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Habitats regulations assessment of development plans Riki Therivel, Levett-Therivel.

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Presentation on theme: "Habitats regulations assessment of development plans Riki Therivel, Levett-Therivel."— Presentation transcript:

1 Habitats regulations assessment of development plans Riki Therivel, Levett-Therivel

2 WHAT IS HRA?

3 Tests impact of plan on SPAs/SACs Concludes with yes/no statement: will plan have significant impact on European site? It is very precautionary Appropriate assessment refers to process as well as statement

4 Required by European Habitats Directive European Court of Justice ruling Oct. 2005: UK had not implemented Habitats Directive Articles 6.3 and 6.4 correctly re. plans Conservation (Natural Habitats, &c) (Amendment) (England and Wales) Regulations 2007 transposed requirements into UK law in August

5 6.3 Any plan or project not directly connected with or necessary to the management of the site but likely to have a significant effect thereon, either individually or in combination with other plans or projects, shall be subject to appropriate assessment of its implications for the site in view of the site's conservation objectives... the competent national authorities shall agree to the plan or project only after having ascertained that it will not adversely affect the integrity of the site concerned..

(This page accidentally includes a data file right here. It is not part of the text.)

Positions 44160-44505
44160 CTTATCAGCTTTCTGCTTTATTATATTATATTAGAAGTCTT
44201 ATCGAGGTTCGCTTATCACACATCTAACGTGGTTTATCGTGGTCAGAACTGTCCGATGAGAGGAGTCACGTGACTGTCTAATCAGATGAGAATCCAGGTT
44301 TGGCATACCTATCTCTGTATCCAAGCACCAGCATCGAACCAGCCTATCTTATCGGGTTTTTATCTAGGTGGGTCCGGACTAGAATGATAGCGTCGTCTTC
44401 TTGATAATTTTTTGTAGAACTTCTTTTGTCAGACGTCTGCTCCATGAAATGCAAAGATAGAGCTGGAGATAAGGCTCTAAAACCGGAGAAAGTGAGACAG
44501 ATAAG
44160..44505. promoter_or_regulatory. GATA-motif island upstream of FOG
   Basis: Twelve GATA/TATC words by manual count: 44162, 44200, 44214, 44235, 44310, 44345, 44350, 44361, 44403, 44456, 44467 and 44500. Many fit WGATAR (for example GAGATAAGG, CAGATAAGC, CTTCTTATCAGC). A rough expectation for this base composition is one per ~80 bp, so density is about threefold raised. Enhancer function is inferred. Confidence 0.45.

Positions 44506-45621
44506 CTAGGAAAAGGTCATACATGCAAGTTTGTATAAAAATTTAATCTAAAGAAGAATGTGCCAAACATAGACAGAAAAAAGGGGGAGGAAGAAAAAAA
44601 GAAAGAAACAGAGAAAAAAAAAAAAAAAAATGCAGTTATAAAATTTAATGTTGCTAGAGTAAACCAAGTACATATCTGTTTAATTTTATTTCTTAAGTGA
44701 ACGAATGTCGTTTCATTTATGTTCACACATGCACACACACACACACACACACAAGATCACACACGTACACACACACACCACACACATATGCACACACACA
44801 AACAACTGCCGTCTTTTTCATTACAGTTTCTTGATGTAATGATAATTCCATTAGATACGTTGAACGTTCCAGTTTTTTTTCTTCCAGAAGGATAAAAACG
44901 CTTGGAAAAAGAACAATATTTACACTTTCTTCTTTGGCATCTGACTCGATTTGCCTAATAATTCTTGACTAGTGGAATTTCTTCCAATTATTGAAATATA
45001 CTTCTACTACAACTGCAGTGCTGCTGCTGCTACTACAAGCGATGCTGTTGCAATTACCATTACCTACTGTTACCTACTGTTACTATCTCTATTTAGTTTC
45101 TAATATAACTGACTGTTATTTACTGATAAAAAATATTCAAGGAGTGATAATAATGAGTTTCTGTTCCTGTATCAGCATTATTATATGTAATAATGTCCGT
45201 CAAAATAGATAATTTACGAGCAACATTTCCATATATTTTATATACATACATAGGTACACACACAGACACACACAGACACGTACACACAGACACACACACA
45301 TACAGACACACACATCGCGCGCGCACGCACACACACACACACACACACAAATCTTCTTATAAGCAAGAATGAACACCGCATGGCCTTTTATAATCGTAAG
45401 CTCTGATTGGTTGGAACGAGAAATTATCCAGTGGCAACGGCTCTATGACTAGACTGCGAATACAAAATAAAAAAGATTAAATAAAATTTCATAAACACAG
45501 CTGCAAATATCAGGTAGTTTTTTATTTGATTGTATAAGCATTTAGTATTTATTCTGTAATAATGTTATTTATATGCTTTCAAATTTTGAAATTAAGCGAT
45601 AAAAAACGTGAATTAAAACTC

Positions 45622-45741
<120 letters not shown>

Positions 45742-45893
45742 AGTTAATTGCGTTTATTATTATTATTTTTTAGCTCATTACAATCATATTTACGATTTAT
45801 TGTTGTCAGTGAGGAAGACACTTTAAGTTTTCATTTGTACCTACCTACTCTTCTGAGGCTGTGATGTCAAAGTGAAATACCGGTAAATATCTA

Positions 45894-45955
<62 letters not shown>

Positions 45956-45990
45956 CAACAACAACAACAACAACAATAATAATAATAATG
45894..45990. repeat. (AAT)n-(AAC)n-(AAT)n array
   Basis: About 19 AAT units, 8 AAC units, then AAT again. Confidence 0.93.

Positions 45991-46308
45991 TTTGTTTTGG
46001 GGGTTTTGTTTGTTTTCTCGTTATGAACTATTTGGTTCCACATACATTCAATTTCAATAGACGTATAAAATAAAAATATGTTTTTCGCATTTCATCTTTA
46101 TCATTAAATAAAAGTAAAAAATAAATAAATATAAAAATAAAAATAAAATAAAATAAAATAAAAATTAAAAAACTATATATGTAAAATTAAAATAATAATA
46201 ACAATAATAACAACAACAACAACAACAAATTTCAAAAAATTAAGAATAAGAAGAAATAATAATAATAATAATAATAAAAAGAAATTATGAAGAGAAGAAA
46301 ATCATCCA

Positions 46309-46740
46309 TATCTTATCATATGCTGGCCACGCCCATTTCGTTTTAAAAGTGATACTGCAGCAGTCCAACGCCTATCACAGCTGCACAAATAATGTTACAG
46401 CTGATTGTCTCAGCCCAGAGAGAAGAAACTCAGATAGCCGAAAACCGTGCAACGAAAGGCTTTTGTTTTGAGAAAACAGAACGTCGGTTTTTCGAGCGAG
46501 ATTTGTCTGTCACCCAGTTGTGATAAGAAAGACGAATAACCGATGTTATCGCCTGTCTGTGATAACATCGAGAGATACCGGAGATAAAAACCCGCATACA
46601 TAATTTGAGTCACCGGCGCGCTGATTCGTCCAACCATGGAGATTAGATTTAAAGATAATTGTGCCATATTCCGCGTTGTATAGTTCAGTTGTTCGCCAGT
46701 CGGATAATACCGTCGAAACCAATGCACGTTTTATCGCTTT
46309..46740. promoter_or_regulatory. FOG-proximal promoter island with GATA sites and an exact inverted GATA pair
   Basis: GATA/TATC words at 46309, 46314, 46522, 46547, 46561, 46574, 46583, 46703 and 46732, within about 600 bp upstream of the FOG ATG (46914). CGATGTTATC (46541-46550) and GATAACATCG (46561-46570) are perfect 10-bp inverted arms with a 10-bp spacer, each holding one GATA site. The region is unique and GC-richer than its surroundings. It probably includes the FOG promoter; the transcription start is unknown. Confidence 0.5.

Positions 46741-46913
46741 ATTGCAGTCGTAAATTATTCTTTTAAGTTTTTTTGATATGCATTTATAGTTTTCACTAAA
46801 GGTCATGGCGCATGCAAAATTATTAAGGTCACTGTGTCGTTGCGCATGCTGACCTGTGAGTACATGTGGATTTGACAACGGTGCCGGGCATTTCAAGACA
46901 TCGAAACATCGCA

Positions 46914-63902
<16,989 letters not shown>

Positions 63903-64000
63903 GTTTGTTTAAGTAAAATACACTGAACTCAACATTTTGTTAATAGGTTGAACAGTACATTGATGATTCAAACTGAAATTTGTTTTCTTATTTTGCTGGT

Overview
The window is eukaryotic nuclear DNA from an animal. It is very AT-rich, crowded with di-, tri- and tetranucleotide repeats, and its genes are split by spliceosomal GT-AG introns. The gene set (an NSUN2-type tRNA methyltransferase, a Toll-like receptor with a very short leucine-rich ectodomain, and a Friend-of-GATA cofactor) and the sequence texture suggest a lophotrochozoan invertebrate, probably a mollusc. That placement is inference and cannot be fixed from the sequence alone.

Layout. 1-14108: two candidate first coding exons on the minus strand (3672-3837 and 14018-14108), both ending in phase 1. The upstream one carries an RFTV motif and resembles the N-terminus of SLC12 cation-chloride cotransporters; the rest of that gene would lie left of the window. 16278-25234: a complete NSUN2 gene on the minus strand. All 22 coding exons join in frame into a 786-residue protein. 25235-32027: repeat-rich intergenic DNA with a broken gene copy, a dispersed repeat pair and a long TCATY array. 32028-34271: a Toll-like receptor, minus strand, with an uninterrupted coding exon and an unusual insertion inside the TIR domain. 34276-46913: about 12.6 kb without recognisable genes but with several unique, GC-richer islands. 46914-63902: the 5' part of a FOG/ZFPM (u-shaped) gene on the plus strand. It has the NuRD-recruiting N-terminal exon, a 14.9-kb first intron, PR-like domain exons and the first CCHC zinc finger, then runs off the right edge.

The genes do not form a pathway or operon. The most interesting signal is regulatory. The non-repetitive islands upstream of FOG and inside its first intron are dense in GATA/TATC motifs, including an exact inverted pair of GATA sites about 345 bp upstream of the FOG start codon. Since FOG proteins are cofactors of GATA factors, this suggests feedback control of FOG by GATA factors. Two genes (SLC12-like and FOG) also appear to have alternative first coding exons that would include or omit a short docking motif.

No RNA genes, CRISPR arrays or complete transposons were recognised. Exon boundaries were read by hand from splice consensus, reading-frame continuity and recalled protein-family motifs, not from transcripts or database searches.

6 a plan located some distance away from a European site could still have significant effects on the site and could still require AA.

7 6.3 Any plan or project not directly connected with or necessary to the management of the site but likely to have a significant effect thereon, either individually or in combination with other plans or projects, shall be subject to appropriate assessment of its implications for the site in view of the site's conservation objectives... the competent national authorities shall agree to the plan or project only after having ascertained that it will not adversely affect the integrity of the site concerned.. a European site is an SPA or SAC. Ramsar sites are also typically treated as European sites in AA